"The perception that city dwellers had of farm women in the 1920s was generally not favorable. It was commonly believed that the farm wife was a drudge and a slave, miserable with her life, and anxious- if not determined- to see her daughter escape from the farm when she was grown. The Farmer's Wife, a popular women's magazine of the day, with 750,000 subscribers, believed that this was far from the truth.
In January 1922, the editors of the magazine asked their readers the following question: "If you had a daughter of marriageable age, would you, in the light of your own experience, want her to marry a farmer?"
Laurie Aaron Hird, The Farmer's Wife Sampler Quilt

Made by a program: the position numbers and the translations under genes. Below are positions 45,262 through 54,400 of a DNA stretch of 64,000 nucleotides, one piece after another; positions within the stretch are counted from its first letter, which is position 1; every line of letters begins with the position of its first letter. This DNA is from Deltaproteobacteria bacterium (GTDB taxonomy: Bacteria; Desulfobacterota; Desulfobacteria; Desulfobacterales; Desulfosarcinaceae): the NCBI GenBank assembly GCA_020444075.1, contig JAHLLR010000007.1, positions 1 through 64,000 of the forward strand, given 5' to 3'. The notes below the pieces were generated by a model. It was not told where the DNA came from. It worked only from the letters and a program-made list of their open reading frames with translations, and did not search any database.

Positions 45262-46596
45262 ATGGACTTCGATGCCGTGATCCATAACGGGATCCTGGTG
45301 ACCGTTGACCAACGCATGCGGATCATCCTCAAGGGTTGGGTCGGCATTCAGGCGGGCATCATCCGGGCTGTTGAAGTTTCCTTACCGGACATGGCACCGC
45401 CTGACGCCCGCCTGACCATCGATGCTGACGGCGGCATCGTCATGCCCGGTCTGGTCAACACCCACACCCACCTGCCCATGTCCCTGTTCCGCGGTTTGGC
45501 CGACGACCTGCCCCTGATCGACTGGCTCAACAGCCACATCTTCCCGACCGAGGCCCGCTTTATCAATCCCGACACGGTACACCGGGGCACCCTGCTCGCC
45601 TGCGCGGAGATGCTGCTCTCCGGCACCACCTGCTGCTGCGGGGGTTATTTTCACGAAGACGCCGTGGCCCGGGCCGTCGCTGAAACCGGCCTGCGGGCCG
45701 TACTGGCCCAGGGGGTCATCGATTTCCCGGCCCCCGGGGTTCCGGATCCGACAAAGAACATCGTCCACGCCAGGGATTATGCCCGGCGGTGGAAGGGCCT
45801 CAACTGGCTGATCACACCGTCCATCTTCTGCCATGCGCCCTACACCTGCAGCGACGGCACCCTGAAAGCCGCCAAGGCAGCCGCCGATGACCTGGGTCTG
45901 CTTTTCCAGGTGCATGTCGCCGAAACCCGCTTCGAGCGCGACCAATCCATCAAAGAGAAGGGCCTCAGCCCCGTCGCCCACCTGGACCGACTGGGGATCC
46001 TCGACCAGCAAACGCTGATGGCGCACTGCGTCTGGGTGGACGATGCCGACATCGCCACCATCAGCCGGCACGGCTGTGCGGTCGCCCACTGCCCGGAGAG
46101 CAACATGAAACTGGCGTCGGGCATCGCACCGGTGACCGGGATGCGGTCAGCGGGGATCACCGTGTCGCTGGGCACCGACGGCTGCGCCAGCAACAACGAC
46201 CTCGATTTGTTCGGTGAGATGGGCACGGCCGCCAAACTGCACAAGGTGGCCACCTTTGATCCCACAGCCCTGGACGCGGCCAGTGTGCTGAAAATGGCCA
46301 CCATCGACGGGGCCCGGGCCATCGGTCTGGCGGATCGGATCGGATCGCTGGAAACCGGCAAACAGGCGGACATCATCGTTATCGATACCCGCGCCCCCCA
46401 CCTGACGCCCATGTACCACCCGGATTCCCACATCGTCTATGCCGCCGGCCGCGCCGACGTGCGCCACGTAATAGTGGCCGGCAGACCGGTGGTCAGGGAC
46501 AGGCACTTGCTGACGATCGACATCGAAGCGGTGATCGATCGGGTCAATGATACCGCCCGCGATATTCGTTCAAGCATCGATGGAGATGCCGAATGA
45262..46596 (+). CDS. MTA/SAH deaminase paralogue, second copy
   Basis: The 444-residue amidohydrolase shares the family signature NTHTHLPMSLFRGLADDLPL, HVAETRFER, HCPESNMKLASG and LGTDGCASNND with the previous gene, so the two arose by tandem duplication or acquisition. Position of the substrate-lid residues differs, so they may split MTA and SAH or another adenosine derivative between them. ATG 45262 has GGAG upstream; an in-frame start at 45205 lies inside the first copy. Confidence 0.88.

The book is a series of letters received from actual farm wives in answer to a contest held by the magazine. The author made a sampler quilt to accompany the letters, and my friend Mary Lou is teaching a class in which we make the same sampler quilt. Autumn and I are taking the class together along with a group of ladies from our quilt club. This month we tackled 11 blocks, and I enjoyed it immensely. Having finished the last of my first 11 blocks over the weekend, I can't wait for our next class.
My fabrics are Civil War reproduction fabrics, while Autumn chose to do hers in fabrics from the 1930s.
The blocks are as follows: 1. Kitchen Wood Box, 2. Postage Stamp, 3. Homeward Bound, 4. Churn Dash, 5. Streak of Lightening, 6. Contrary Wife, 7. Calico Puzzle, 8. Rainbow Flowers, 9. Autumn Tints, 10. Linoleum, 11. Basket Weave
Have a favorite?
Edited to add: I thought you might enjoy seeing Autumn's blocks, too!